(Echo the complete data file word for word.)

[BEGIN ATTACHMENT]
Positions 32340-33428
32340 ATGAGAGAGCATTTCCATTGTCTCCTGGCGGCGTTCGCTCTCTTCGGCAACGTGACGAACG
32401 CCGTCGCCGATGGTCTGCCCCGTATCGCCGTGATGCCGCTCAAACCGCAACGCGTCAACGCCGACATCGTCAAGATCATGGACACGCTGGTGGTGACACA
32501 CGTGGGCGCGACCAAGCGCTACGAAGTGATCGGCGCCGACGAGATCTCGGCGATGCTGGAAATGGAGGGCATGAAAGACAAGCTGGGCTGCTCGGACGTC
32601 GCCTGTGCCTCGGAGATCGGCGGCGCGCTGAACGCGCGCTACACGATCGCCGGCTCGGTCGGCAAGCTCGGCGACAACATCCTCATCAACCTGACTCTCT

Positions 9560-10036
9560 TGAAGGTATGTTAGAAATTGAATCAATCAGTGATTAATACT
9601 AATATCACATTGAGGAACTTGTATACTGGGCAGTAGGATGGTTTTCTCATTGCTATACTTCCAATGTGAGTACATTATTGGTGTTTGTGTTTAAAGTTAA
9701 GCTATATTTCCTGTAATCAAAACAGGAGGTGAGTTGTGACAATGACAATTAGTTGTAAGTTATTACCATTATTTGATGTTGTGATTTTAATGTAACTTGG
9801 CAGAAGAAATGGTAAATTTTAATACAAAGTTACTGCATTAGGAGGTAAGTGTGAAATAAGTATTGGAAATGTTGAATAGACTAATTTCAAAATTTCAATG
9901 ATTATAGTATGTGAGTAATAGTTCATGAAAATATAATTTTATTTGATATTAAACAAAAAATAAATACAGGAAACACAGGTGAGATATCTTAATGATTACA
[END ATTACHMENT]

Positions 32340-33428
32340 ATGAGAGAGCATTTCCATTGTCTCCTGGCGGCGTTCGCTCTCTTCGGCAACGTGACGAACG
32401 CCGTCGCCGATGGTCTGCCCCGTATCGCCGTGATGCCGCTCAAACCGCAACGCGTCAACGCCGACATCGTCAAGATCATGGACACGCTGGTGGTGACACA
32501 CGTGGGCGCGACCAAGCGCTACGAAGTGATCGGCGCCGACGAGATCTCGGCGATGCTGGAAATGGAGGGCATGAAAGACAAGCTGGGCTGCTCGGACGTC
32601 GCCTGTGCCTCGGAGATCGGCGGCGCGCTGAACGCGCGCTACACGATCGCCGGCTCGGTCGGCAAGCTCGGCGACAACATCCTCATCAACCTGACTCTCT

Positions 9560-10036
9560 TGAAGGTATGTTAGAAATTGAATCAATCAGTGATTAATACT
9601 AATATCACATTGAGGAACTTGTATACTGGGCAGTAGGATGGTTTTCTCATTGCTATACTTCCAATGTGAGTACATTATTGGTGTTTGTGTTTAAAGTTAA
9701 GCTATATTTCCTGTAATCAAAACAGGAGGTGAGTTGTGACAATGACAATTAGTTGTAAGTTATTACCATTATTTGATGTTGTGATTTTAATGTAACTTGG
9801 CAGAAGAAATGGTAAATTTTAATACAAAGTTACTGCATTAGGAGGTAAGTGTGAAATAAGTATTGGAAATGTTGAATAGACTAATTTCAAAATTTCAATG
9901 ATTATAGTATGTGAGTAATAGTTCATGAAAATATAATTTTATTTGATATTAAACAAAAAATAAATACAGGAAACACAGGTGAGATATCTTAATGATTACA